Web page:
3 NOVEMBER 1928, Page 90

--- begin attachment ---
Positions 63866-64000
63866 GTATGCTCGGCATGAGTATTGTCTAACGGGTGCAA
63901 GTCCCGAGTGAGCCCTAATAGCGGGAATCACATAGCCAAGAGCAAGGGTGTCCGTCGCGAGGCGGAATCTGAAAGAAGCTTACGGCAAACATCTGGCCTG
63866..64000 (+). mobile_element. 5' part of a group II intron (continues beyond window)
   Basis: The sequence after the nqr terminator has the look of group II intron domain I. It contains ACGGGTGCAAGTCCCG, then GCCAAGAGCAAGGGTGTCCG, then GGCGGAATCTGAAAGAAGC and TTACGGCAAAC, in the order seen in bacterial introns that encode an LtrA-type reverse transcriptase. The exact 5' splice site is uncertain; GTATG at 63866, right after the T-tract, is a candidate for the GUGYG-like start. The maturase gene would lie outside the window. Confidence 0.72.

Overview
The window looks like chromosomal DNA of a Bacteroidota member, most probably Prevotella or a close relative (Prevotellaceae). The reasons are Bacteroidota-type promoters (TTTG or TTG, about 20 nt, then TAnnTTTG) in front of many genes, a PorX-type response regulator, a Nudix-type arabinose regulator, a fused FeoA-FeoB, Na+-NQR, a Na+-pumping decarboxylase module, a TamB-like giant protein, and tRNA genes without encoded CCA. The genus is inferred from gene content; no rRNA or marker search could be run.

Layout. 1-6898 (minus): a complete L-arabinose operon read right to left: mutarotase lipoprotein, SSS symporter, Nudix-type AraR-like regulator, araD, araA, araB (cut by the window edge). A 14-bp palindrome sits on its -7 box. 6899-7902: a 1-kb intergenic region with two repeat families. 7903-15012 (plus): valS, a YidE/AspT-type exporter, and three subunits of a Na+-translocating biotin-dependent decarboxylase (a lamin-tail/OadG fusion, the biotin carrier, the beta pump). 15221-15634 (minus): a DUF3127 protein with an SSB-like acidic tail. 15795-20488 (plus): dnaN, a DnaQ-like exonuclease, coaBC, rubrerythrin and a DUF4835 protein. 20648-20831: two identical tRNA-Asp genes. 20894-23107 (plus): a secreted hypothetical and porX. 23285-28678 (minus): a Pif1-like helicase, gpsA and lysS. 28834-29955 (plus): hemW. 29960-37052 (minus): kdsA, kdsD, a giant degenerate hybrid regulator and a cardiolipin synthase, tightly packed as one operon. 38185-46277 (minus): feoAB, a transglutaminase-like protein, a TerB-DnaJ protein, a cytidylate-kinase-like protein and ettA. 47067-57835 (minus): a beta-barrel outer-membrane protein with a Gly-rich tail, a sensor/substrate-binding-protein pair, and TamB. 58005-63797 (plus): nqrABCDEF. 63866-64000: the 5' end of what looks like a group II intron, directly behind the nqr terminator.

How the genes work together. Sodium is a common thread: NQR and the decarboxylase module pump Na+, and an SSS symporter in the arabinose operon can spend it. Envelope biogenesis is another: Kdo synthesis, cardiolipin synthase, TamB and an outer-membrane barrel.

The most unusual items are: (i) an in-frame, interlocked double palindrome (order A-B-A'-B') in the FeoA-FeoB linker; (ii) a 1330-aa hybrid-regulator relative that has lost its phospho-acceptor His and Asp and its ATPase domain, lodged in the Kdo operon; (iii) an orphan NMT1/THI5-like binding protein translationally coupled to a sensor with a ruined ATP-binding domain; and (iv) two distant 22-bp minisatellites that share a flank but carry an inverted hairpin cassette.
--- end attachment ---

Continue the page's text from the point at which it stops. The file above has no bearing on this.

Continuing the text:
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" Hafsa's " Desert Winds (Laurie, 16s.) is, barely stated, an account of travel in Algeria, but with a difference. There is nothing here of 'that " mystery " or " colour " or " quaint charm " of the East (for native Algeria its just the East moved West) which attracts the condescending notice of ordinary travellers. " Hafsa's " way is different, for she (akin to the people she describes) paints them as human beings " from the inside " and not with patronizing curiosity. Setting out for a morning's hawking she writes of the dawn on the desert with its " glittering dew, on sand and rocks and brittle hlfa-grass." This brings back to us the tawny rifted authentic desert : with the Arabs : we can say to " Hafsa," " Allah's Peace be with you on your journey, but may you return again." Travel books with such originality and distinction are rare;